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Soluble TNF receptors and kidney dysfunction in the elderly
Centre for Family Medicine, Department of Neurobiology, Care Sciences and Society, Karolinska Institutet, Huddinge, Sweden ; Department of Medical Sciences, Molecular Epidemiology and Science for Life Laboratory, Uppsala University, Uppsala, Sweden.
Department of Clinical Science, Intervention and Technology, Karolinska Institutet, Stockholm, Sweden.
Department of Medical Sciences, Uppsala University Hospital, Uppsala, Sweden.
Department of Medical Sciences, Uppsala University Hospital, Uppsala, Sweden.
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2014 (English)In: Journal of the American Society of Nephrology, ISSN 1046-6673, Vol. 25, no 6, 1313-1320 p.Article in journal (Refereed) Published
Abstract [en]

The importance of TNF-α and its soluble receptors (sTNFR1 and sTNFR2) in the development of kidney disease is being unraveled. Yet, community-based data regarding the role of sTNFRs are lacking. We assessed serum sTNFRs and aspects of kidney damage cross-sectionally in two independent community-based cohorts of elderly participants: Prospective Investigation of the Vasculature in Uppsala Seniors (n=815; mean age, 75 years; 51% women) and Uppsala Longitudinal Study of Adult Men (n=778; mean age, 78 years). Serum sTNFR1 correlated substantially with different aspects of kidney pathology in the Uppsala Longitudinal Study of Adult Men cohort (R=-0.52 for estimated GFR, R=0.22 for urinary albumin-to-creatinine ratio, and R=0.17 for urinary kidney injury molecule-1; P<0.001 for all), with similar correlations in the Prospective Investigation of the Vasculature in Uppsala Seniors cohort. These associations remained significant after adjustment for age, sex, inflammatory markers, and cardiovascular risk factors and were also evident in participants without diabetes. Serum sTNFR2 was associated with all three markers in the Prospective Investigation of the Vasculature in Uppsala Seniors cohort (P<0.001 for all). Our findings from two independent community-based cohorts confirm and extend results of previous studies supporting circulating sTNFRs as relevant biomarkers for kidney damage and dysfunction in elderly individuals, even in the absence of diabetes.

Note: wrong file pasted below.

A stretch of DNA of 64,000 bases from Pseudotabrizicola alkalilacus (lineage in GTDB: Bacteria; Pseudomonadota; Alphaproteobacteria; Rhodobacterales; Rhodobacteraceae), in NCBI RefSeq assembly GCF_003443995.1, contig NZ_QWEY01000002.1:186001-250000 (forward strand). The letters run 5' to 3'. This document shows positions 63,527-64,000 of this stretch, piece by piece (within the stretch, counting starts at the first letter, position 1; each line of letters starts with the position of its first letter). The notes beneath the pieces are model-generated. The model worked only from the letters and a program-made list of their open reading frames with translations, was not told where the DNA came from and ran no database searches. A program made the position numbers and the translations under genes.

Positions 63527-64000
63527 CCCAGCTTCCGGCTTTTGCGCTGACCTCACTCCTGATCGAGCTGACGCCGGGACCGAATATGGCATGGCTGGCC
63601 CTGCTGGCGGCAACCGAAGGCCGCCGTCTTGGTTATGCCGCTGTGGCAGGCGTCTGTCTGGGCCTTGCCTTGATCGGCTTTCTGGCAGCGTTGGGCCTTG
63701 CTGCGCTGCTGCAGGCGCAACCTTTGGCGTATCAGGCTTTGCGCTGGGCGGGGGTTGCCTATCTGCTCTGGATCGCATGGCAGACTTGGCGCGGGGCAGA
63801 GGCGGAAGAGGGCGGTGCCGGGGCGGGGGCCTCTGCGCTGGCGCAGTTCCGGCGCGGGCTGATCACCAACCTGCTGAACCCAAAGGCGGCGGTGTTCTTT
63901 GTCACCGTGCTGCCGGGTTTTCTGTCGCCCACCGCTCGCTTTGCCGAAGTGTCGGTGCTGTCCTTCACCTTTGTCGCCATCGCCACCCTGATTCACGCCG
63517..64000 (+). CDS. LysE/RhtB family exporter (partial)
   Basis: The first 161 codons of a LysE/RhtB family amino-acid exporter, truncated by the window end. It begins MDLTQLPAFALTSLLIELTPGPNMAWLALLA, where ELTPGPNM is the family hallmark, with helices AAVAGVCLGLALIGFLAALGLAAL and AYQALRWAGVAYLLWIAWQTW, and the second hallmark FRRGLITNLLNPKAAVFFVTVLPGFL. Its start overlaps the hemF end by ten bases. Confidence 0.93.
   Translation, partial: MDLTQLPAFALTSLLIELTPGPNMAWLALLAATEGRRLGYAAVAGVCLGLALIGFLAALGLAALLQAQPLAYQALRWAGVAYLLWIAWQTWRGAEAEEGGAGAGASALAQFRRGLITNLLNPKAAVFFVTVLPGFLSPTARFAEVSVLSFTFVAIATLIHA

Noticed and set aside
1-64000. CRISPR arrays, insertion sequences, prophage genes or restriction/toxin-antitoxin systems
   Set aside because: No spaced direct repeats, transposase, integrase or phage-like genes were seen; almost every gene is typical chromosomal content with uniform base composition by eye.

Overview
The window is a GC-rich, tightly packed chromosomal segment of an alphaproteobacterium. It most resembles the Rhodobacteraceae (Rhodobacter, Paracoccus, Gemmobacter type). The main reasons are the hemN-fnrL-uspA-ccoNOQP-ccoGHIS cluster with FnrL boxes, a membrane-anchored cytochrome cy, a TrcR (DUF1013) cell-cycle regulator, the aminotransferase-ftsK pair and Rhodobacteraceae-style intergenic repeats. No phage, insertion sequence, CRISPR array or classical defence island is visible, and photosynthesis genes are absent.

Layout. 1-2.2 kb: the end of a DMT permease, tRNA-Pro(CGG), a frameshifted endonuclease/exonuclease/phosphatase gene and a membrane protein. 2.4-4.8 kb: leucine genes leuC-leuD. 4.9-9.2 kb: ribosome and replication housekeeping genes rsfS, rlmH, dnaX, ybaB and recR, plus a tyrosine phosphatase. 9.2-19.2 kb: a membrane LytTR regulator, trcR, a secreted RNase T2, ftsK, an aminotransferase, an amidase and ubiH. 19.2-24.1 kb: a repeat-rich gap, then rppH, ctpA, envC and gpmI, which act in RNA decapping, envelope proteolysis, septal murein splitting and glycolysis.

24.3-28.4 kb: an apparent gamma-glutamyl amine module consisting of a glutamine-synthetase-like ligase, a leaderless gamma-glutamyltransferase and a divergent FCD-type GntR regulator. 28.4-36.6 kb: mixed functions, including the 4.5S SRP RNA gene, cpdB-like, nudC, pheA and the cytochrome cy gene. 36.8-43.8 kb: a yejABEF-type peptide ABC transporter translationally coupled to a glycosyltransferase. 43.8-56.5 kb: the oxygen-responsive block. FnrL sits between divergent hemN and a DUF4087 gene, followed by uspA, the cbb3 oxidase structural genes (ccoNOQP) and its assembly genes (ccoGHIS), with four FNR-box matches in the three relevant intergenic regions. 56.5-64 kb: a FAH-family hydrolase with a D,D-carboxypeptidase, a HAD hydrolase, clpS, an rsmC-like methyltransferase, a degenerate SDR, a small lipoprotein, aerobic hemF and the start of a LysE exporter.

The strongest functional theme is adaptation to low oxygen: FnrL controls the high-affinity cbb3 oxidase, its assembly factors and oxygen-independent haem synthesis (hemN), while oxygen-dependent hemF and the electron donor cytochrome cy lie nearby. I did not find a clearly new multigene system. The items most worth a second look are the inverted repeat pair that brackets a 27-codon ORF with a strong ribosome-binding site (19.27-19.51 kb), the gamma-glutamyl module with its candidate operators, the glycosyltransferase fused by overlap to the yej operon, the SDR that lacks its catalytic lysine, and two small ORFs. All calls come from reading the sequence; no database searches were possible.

Place, publisher, year, edition, pages
2014. Vol. 25, no 6, 1313-1320 p.
National Category
Clinical Medicine
Research subject
Hälsa och välfärd
Identifiers
URN: urn:nbn:se:du-14219DOI: 10.1681/ASN.2013080860ISI: 000336558100020PubMedID: 24511129OAI: oai:DiVA.org:du-14219DiVA: diva2:723497
Available from: 2014-06-10 Created: 2014-06-10 Last updated: 2015-06-30Bibliographically approved

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CiteExportLink to record
Permanent link

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Cite
Citation style
  • apa
  • ieee
  • modern-language-association-8th-edition
  • vancouver
  • chicago-author-date
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  • Other style
More styles
Language
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